The horrors of “Hookah in the Sukkah” parties are not only related to health but also to holiday hypocrisy. Sukkot, the biblical pilgrim festival of booths, commemorates not only the end of harvest time and agricultural year in Israel, but also the Exodus from Egypt and dependence on G-d’s will. During this forty-year period, the Jews wandered in the Sinai Desert, dwelling in temporary abodes. More significantly, the Jews were protected from the dangers of the desert, such as heat, scorpions and predators, by G-d’s “clouds of glory”. Today, Jews celebrate this physical protection, G-d’s kindness and our trust in Him, by dwelling in huts for seven days. In essence, the Sukkot holiday is an appreciation for and emulation of God protecting the Jews’ bodies from harm. Smoking unhealthy hookah within the sukkah goes in direct opposition of the Sukkot holiday and the health message it symbolizes.
Even further, laws within the Torah assert the responsibility to safeguard the health of oneself and others. In Deuteronomy, one positive commandment states, “when you build a new house, you shall make a guardrail for your roof, so that you shall not cause blood [to be spilled] in your house, lest someone fall from there.” This seemingly obvious commandment is interpreted not just literally but figuratively to mean that one must take precautions to preserve the bodily well being of oneself and others. The Talmud Berachot and the scholar named Maharasha further interpret the verse “but beware and watch yourself [lit. your soul] very well”, also from Deuteronomy, as a precaution to guarding life. Smoking hookah, a now established health risk factor and the second highest risk factor for non-communicable diseases according to the World Health Organization, goes against the outlook of Torah. Hosting “Hookah in the Sukkah” parties promotes not just an unhealthy and risky behavior, it goes against the essence of Sukkot and Torah commandments.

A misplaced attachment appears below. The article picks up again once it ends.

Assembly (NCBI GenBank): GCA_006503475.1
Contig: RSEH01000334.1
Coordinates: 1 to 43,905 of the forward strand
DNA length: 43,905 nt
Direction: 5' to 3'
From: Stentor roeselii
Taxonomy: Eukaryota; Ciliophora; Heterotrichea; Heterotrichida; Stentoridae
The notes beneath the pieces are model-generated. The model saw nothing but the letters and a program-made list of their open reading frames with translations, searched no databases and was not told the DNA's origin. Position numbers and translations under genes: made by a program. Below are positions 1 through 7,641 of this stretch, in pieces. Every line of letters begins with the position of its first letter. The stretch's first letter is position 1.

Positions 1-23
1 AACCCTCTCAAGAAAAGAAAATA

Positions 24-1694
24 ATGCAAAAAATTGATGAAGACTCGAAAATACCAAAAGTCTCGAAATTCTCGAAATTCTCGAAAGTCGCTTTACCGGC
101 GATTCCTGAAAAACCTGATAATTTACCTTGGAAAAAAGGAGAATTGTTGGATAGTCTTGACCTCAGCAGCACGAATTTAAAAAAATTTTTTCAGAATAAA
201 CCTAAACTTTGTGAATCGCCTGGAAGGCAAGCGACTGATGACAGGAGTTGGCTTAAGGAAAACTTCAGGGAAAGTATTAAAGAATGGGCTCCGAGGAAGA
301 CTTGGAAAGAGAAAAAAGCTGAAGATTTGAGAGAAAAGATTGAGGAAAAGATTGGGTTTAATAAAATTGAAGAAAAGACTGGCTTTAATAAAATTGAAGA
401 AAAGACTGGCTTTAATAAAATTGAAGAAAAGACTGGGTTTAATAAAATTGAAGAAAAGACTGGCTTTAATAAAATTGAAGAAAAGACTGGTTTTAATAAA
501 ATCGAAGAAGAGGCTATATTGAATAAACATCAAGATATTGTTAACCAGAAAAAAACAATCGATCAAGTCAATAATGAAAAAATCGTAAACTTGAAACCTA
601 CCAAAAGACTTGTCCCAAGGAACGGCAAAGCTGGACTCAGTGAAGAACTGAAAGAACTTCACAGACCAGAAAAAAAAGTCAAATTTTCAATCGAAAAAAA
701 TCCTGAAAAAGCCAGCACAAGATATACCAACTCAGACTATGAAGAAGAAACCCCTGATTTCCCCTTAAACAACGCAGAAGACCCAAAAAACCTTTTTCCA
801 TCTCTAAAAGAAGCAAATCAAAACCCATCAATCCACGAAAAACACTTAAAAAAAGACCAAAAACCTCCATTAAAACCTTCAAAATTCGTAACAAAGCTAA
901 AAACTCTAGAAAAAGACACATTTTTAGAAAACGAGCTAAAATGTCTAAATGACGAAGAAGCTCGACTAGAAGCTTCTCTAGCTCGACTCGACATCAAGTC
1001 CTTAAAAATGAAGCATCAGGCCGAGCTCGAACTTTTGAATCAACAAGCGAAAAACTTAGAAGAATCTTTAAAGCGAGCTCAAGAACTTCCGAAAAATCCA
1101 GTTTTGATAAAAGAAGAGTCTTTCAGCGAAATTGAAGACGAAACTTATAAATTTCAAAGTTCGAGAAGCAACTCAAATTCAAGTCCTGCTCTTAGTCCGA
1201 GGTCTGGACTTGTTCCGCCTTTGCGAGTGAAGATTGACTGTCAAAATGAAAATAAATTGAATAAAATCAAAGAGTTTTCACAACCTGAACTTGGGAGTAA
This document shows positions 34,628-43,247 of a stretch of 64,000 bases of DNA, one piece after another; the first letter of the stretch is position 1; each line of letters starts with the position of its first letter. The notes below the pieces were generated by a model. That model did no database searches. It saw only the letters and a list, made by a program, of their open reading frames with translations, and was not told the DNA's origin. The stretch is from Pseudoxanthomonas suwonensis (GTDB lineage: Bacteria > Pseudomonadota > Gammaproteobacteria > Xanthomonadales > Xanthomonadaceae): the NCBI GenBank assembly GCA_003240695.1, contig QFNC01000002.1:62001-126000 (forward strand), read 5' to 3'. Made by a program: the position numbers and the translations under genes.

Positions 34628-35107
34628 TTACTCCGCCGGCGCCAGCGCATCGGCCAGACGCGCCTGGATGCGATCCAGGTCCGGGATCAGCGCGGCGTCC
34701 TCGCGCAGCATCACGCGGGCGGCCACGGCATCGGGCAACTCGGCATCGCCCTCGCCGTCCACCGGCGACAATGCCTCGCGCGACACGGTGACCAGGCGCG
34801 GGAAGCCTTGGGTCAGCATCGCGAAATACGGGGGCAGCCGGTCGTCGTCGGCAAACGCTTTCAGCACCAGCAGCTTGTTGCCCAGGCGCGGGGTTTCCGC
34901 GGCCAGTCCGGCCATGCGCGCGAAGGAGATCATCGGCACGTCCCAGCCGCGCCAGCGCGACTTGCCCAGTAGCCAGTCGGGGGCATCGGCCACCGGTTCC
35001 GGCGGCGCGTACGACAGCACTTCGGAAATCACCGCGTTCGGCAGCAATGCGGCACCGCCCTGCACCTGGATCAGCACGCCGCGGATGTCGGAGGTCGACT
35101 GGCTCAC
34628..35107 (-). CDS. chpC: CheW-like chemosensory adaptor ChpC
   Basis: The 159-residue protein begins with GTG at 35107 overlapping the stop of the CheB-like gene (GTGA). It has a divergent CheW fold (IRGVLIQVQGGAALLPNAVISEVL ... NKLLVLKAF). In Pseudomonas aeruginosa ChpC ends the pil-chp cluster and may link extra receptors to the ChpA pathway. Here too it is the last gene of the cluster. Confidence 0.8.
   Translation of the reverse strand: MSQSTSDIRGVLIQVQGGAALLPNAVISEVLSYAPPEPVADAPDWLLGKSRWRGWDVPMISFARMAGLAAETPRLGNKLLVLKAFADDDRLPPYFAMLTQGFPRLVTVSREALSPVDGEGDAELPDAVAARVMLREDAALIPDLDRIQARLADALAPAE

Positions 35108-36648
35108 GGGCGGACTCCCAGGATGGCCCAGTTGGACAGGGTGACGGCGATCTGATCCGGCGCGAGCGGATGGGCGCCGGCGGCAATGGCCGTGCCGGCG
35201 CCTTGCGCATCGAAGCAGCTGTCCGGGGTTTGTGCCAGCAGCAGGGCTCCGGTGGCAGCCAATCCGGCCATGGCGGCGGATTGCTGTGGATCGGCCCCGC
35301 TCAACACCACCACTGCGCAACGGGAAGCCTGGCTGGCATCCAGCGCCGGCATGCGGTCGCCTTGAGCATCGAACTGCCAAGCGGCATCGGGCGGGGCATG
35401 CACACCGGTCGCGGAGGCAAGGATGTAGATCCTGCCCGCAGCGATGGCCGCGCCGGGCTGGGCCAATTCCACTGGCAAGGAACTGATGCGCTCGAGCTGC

I understand old habits die hard. The older generation, like those in my Persian family, may never let go of smoking hookah. They took part in this habit in Iran and their ancestors long before them did too. However, the new generation is one of statistics, scientific data, and a wealth of knowledge. According to Dr. Roger Detels, “smoking is a habit that starts young” and “the research that has been done on smoking finds that people who smoke do so by the age of 23.” Change and prevention begins with the youth. Today, we know the harm hookah puffs can do. Smoking is not a behavior, like eating chocolate or drinking wine, that is actually good in moderation. Smoking is harmful, as it damages internal and external organs and exposes the body to countless toxins. As a Jew, I believe it is my duty to educate those around me on what seems like a superficial and subtle issue but is actually a critical health and spiritual concern. For next year’s Sukkot parties, I suggest forgoing the party theme of “Hookah in the Sukkah” and instead opting for “Babkah in the Sukkah.” The latter also has a ring to it and is just as enticing and exotic, whilst within the parameters of Judaism.